Later on after that, he talked about Retro Futurist. We had planned on doing the same ol’ self-release—with this, we wanted to spend more time and money and focus on it.
Is it a collaborative effort of writing guitar parts? Is the writing focused around them?
Mainly on guitars, it’s natural. I’ll come up with a strong structure—mainly like a verse, chorus and maybe sometimes a bridge, usually—then, this album a lot of it, me and Kris got together and he’d help me fine-tune what should be where. Most guitar parts we kind of come up with—especially with the dual leads—are written in the song when we’d get together with everybody else and jam. We take the initial simple structure of verse-chorus and just kind of expand on that.
What's it like writing those dual leads? Is a lot of jamming out?
A lot of stuff with me and Kris, it’s a lot of back and forth. He’s got a real good ear for melody that I don’t necessarily hear. I focus on how vocals go through the song, and he’s got a good ear for finding an underlying melody. He’ll come up with a riff, and we’ll expand on that. It’s real natural—we’re not like, ‘this part needs dual guitars,’ ‘an underlying melody would be cool to throw in there’—it just kind of happens naturally.
The album art is really beautiful.
Thanks, Samantha Muljat and Sarah Winkle did it. They've done a couple other album covers for EARTH and some other bands. For this album, we just wanted to do something completely different: we decided to get out of town record it, decided to go with somebody completely outside of family and friends [for art], which we'd rarely done in past. Just wanted to try something new. They shot on location in California on a lake, and through email we were able to come to final product.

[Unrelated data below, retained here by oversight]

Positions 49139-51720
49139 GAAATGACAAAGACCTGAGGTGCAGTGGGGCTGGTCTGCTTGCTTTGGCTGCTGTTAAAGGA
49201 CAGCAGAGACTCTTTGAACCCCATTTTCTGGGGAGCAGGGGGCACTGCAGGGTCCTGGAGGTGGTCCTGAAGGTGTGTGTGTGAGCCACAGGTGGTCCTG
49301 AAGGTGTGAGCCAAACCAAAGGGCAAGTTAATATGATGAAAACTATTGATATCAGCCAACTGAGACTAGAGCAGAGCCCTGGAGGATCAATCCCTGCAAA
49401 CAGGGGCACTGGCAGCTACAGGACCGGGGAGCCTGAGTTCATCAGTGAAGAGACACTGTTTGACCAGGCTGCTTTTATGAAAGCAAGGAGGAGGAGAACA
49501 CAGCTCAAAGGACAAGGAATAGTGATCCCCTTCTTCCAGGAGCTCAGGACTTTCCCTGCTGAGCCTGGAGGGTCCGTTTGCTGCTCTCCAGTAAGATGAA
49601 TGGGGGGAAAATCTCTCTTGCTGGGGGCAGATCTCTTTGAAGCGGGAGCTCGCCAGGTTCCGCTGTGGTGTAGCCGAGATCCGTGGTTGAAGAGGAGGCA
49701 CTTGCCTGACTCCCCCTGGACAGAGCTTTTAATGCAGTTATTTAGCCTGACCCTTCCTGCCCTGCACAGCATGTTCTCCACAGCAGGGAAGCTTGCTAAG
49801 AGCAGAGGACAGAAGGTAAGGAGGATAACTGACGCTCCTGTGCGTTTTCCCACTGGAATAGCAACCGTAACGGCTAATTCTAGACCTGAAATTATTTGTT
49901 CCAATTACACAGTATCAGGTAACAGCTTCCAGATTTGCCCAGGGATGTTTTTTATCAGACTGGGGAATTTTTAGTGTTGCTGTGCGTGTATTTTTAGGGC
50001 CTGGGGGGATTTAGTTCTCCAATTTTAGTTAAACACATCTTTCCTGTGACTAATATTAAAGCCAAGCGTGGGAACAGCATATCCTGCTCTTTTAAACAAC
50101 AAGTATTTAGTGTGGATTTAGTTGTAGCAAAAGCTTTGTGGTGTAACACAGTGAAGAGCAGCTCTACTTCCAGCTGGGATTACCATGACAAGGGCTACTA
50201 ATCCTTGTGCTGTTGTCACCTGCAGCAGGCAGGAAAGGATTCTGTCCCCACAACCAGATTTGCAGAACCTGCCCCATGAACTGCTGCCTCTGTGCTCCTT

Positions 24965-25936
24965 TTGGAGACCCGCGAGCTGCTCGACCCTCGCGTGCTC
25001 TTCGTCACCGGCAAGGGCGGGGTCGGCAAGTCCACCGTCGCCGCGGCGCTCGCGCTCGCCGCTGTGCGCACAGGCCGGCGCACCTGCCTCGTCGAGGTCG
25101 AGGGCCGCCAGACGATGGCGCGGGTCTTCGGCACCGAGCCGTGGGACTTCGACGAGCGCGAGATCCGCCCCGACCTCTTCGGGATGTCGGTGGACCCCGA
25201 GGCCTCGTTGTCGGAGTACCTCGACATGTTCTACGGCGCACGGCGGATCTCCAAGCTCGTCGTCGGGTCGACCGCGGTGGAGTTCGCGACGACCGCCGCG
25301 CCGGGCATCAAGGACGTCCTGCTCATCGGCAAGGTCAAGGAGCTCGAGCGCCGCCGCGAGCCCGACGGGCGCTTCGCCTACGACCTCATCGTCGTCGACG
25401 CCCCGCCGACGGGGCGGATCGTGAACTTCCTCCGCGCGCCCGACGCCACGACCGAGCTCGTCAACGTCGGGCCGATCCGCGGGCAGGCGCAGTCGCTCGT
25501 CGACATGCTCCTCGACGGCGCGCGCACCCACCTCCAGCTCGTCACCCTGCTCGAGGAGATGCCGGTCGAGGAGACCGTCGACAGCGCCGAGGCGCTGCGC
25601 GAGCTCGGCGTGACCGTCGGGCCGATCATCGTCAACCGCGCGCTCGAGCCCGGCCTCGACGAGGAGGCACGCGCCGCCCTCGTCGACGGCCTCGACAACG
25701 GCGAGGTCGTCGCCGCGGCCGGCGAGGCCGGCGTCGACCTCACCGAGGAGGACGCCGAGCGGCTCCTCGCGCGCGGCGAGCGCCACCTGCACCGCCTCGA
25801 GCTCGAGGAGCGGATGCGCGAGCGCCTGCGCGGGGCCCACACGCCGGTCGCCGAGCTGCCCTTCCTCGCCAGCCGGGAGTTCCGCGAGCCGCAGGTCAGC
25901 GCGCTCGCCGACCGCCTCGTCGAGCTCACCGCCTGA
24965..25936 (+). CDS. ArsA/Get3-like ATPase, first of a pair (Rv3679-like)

Wait, that's a photo?!
Yeah! I sent early rough version of album for inspiration. Then yeah, they took pictures, then I guess ran it through whatever filters in Photoshop and came up with overall art.
It feels super-Houses of the Holy.
That's exactly it!
Lyrically, there's a very heroic vibe throughout the record. What were you going for when you were writing the lyrics?
Honestly, lyrics are always secondary for me. Once a song starts coming close to finishing, I just kind of get into the mood of the song and go from there without having an overall strong theme right away. I let it happen, but physically I can think of going off of the mood and go from there.
Yeah, the closer—"the eye that's always watching us..."—has that Pink Floyd, smoky feel. The guitars really set the mood before the vocals come in.
That song›s specifically a mixture of like, kind of cryptic, but still an underlying message of distrust of the world surrounding us, feeling government and media and everything, and still very kind of like, coming from a punk rock-y feel.
When's vinyl coming in?
They were both pressed at the same time—so we'll do vinyl and a full album release on November 6. We're just anxious to get them, so we'll do the CD release now, and it gives a chance to get out on the road and create buzz for when the album's in.